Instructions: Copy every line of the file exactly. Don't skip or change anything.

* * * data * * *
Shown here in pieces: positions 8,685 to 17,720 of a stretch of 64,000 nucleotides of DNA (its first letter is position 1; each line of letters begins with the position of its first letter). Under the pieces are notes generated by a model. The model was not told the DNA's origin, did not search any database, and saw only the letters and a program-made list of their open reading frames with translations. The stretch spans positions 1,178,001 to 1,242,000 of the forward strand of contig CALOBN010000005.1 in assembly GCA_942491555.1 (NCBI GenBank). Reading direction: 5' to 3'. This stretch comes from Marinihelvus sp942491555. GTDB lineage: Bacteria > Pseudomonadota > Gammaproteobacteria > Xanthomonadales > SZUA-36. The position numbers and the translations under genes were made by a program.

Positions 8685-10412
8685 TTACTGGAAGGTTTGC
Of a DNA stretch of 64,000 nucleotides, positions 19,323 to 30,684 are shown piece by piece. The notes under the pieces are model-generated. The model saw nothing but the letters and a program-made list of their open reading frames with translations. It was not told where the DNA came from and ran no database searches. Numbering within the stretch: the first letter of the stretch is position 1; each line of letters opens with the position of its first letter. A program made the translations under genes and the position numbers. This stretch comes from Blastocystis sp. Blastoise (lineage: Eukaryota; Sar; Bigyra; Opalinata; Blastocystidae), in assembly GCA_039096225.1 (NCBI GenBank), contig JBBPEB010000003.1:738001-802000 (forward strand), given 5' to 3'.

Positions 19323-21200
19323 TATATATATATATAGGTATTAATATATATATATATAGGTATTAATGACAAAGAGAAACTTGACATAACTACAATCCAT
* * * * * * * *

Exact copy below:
Shown here in pieces: positions 8,685 to 17,720 of a stretch of 64,000 nucleotides of DNA (its first letter is position 1; each line of letters begins with the position of its first letter). Under the pieces are notes generated by a model. The model was not told the DNA's origin, did not search any database, and saw only the letters and a program-made list of their open reading frames with translations. The stretch spans positions 1,178,001 to 1,242,000 of the forward strand of contig CALOBN010000005.1 in assembly GCA_942491555.1 (NCBI GenBank). Reading direction: 5' to 3'. This stretch comes from Marinihelvus sp942491555. GTDB lineage: Bacteria > Pseudomonadota > Gammaproteobacteria > Xanthomonadales > SZUA-36. The position numbers and the translations under genes were made by a program.

Positions 8685-10412
8685 TTACTGGAAGGTTTGC
Of a DNA stretch of 64,000 nucleotides, positions 19,323 to 30,684 are shown piece by piece. The notes under the pieces are model-generated. The model saw nothing but the letters and a program-made list of their open reading frames with translations. It was not told where the DNA came from and ran no database searches. Numbering within the stretch: the first letter of the stretch is position 1; each line of letters opens with the position of its first letter. A program made the translations under genes and the position numbers. This stretch comes from Blastocystis sp. Blastoise (lineage: Eukaryota; Sar; Bigyra; Opalinata; Blastocystidae), in assembly GCA_039096225.1 (NCBI GenBank), contig JBBPEB010000003.1:738001-802000 (forward strand), given 5' to 3'.

Positions 19323-21200
19323 TATATATATATATAGGTATTAATATATATATATATAGGTATTAATGACAAAGAGAAACTTGACATAACTACAATCCAT